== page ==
Surfing along the Central Coast can be exceptional at certain spots, and many of them are easily accessible.
Pismo Beach offers a variety of surfing spots, though the pier is a popular spot that typically has a good break at high tide, with the best swell direction from the southwest.
Pismo Beach is usually the most consistent and shapely of all beach breaks in the county and is suitable for all ability levels. The bottom is sandy with no protruding rocks.
The pier is 1,250 feet long and is usually fully lit, allowing for night surfing. It is located in a slightly northwest swell and is not as exposed as many other sandbars in the area, making the area less windy.
The south side of the pier is usually better for surfing than the north side, and the further south you walk from the pier, the more secluded the surf tends to be. Nice rides can also come from the south and the waves tend to be best when they range from knee-high to a few feet overhead.
Pismo Beach is approximately a 10-minute drive from Cal Poly traveling south on U.S. Highway 101.
Morro Bay is another surfing location that offers a clean break along the Central Coast. Surfing is usually best on the north side of Morro Rock, the 576-foot-tall remnants of a volcano. The Rock, as locals refer to it, has been designated as a state preserve because of the endangered peregrine falcons that nest in its cliffs.
The beach faces due west; because of this, swells hit the sandbars and create a variety of different breaks. The waves tend to have more consistency and power further north.
The best-sized waves for surfing are knee-high to several feet overhead, and the best swells come from the west when the wind is coming from the east. The optimum time to surf is when the tide is medium to high. Surfing at Morro Bay is best for beginners to intermediates.
Tourists typically flock to Morro Rock and the nearby campgrounds, but the water itself is not usually crowded. Morro Bay is approximately a 15-minute drive from Cal Poly.
Cayucos is a beach town (the name means “kayak” or “canoe” in Aleutian) and during certain swells can provide adequate surfing. The town was founded in 1867 by Captain James Cass. He and his brothers built the 953-foot long pier.
The town itself is sheltered from winds that come from the north, so it is usually warmer than other local seaside towns. The pier at Cayucos also provides a nice break off the pilings.
The surf is best when the tide is high and the swells come from the southwest while the wind comes from the northeast. The cleanest wave size is waist-high to a few feet overhead, and the break is good for beginners to intermediates.
The bottom is all sand, but there are a few protruding rocks far to the south. Cayucos is less crowded than Pismo Beach and is approximately 20 to 25 minutes north of Cal Poly on California Highway 1.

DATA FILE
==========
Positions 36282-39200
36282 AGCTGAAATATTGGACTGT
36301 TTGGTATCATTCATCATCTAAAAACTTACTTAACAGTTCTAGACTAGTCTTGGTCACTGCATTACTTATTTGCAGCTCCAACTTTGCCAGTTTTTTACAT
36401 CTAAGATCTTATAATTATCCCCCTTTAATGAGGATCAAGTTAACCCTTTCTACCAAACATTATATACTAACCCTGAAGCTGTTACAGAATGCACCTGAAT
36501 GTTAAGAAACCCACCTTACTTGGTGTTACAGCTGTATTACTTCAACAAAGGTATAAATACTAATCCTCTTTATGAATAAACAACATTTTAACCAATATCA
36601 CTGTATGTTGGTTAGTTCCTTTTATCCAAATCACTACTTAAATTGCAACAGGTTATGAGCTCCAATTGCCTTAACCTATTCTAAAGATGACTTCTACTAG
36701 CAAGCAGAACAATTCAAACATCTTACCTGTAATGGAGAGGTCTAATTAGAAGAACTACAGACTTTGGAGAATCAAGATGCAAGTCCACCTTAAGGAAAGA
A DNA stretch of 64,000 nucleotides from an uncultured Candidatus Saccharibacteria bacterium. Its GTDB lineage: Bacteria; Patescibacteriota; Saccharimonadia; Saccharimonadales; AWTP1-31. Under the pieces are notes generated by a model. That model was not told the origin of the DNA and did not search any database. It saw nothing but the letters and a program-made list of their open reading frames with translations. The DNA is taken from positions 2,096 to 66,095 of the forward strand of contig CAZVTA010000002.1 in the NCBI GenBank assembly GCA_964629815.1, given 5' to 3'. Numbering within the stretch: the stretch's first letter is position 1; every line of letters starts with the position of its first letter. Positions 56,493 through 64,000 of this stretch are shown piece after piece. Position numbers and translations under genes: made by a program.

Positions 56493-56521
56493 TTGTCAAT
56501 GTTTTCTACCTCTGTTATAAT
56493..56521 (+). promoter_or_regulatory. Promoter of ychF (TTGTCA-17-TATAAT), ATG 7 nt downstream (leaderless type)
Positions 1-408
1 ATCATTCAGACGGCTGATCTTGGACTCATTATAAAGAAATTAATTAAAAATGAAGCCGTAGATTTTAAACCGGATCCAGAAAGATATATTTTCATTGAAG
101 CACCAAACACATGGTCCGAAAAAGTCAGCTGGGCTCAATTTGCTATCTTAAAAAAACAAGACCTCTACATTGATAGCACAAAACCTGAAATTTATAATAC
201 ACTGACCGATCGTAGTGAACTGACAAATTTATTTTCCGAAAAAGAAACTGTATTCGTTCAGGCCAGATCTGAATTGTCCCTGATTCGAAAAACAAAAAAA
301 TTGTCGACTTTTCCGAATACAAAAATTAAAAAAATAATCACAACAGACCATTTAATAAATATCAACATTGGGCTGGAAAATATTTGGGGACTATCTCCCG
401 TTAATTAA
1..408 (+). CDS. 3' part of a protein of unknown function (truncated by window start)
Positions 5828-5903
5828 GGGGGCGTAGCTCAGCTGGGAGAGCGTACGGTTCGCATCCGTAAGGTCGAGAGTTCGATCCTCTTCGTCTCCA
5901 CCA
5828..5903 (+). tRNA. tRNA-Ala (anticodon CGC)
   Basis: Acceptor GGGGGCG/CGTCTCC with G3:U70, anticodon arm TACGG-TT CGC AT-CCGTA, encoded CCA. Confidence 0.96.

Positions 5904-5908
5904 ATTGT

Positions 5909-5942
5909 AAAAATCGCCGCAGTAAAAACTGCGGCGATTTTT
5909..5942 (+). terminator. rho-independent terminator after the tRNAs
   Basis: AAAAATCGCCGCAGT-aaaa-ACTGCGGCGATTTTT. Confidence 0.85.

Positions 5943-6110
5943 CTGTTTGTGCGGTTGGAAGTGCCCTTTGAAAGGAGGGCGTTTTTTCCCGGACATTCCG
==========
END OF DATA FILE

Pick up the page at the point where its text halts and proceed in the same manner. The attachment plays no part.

Though the town of Cambria attracts its fair share of tourists, nearby Moonstone Beach is one of the more secluded Central Coast surfing locations. The best spot is on Moonstone Beach Drive near the mouth of the Santa Rosa Creek.
The waves are usually best when there is a strong swell from the west to southwest while the tide is low and the winds are from the east to northeast.
The best waves are waist-high to about two feet overhead, but when the tide is high, the conditions are not as conducive to surfing as there is typically a shore break. The bottom is sandy, but there are protruding rocks in certain areas, making this location more appropriate for intermediate surfers.
Moonstone is approximately a 30- to 40-minute drive up California Highway 1.
San Simeon is just 10 to 15 minutes north of Moonstone on California Highway 1. The coastline in this location is unpredictable and changes often. Also, parts of the beach are often closed to the public when elephant seals come ashore.
The best surfing spot is Pico Creek, found south of San Simeon. This spot has a reef break that can be nice on both big and small days.
The reef is located just in front of a creek mouth and allows for a smooth ride that peaks on the outside and often reforms on the inside. This spot is most reliable when the swell is bigger than chest-high to a few feet overhead.
The waves are best when the tide is low and there is a southern swell with wind from the northeast. The bottom is sandy with intermittent rocks, which makes this another location best suited for intermediate surfers.
Wave cameras and current surf condition reports can be found on Web sites such as Surf Line (www.surfline.com) and Wave Watch (www.wavewatch.com). Reports are typically updated throughout the day to provide accurate conditions.